The father of the ideal of individual liberty, of the Louisiana Purchase, of the Lewis and Clark expedition, and of the settling of the West, Jefferson recognized that the genius of humanity—and the genius of the new nation—lay in the possibility of progress, of discovering the undiscovered and seeking the unknown. From the writing of the Declaration of Independence to elegant dinners in Paris and in the President’s House; from political maneuverings in the boardinghouses and legislative halls of Philadelphia and New York to the infant capital on the Potomac; from his complicated life at Monticello, his breathtaking house and plantation in Virginia, to the creation of the University of Virginia, Jefferson was central to the age. Here too is the personal Jefferson, a man of appetite, sensuality, and passion.
 
The Jefferson story resonates today not least because he led his nation through ferocious partisanship and cultural warfare amid economic change and external threats, and also because he embodies an eternal drama, the struggle of the leadership of a nation to achieve greatness in a difficult and confounding world.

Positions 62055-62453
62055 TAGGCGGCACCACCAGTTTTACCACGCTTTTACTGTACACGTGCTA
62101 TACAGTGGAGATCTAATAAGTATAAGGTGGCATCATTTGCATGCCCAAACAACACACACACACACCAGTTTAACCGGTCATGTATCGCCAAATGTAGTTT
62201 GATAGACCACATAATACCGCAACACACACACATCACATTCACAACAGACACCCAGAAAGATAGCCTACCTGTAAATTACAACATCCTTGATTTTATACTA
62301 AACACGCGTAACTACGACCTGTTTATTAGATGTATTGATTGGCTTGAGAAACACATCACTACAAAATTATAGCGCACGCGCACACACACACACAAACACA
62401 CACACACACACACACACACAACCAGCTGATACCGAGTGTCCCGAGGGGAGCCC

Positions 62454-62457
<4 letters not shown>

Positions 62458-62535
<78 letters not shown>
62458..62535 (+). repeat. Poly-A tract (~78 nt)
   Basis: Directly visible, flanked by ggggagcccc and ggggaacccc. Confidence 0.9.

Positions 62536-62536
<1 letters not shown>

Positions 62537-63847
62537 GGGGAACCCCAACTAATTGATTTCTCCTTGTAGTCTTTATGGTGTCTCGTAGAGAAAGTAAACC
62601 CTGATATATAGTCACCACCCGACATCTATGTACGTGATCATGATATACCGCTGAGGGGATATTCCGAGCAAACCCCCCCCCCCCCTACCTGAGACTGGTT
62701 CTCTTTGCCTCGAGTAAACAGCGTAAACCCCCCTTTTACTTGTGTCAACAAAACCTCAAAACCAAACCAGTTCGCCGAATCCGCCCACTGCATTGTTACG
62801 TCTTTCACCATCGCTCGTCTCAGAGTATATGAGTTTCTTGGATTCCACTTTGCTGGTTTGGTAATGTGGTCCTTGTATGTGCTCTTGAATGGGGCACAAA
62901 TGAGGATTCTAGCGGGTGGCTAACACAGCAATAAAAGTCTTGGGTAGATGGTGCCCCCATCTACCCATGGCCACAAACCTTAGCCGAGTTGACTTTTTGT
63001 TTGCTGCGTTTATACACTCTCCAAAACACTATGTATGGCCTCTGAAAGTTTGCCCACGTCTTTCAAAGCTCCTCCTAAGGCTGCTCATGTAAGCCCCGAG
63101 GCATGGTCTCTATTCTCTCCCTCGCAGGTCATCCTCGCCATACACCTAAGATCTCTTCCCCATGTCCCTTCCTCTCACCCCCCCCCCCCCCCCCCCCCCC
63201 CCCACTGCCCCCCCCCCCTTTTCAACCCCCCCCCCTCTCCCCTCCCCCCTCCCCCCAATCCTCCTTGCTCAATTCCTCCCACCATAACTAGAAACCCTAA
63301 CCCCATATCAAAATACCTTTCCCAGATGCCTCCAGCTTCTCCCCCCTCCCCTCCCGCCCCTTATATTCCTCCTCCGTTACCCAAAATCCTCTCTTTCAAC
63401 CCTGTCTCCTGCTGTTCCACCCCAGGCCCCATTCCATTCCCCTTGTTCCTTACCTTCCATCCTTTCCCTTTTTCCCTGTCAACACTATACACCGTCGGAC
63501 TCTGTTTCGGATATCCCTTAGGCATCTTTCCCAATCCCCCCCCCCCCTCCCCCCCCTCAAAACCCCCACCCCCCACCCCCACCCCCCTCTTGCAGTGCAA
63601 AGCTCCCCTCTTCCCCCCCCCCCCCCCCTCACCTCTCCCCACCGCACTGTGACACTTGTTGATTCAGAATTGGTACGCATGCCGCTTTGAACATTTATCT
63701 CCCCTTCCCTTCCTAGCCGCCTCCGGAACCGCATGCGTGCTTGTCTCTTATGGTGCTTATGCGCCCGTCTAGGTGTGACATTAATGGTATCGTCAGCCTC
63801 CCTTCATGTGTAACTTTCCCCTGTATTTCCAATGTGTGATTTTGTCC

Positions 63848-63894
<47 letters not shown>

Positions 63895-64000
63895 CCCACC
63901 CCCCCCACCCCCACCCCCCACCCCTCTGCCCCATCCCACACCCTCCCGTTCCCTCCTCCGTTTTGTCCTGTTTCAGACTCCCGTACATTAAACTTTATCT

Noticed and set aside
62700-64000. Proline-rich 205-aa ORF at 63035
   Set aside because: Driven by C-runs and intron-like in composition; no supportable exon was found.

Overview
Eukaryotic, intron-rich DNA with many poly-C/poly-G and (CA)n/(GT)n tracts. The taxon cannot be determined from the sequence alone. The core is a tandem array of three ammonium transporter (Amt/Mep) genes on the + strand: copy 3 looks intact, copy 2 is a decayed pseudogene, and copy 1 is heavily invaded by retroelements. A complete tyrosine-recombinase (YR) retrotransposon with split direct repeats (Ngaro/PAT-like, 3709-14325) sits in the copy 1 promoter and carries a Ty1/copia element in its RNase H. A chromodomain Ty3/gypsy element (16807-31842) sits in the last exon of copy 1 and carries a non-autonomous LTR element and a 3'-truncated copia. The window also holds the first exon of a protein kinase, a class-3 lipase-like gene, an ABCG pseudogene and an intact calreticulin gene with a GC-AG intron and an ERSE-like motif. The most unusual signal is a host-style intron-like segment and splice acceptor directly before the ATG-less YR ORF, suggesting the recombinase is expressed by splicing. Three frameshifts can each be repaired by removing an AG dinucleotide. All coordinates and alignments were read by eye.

Praise for Thomas Jefferson: The Art of Power
 
“This is probably the best single-volume biography of Jefferson ever written.”—Gordon S. Wood
 
“A big, grand, absorbing exploration of not just Jefferson and his role in history but also Jefferson the man, humanized as never before.”Entertainment Weekly

“[Meacham] captures who Jefferson was, not just as a statesman but as a man. . . . By the end of the book . . . the reader is likely to feel as if he is losing a dear friend. . . . [An] absorbing tale.”—The Christian Science Monitor

“This terrific book allows us to see the political genius of Thomas Jefferson better than we have ever seen it before. In these endlessly fascinating pages, Jefferson emerges with such vitality that it seems as if he might still be alive today.”—Doris Kearns Goodwin

Product Details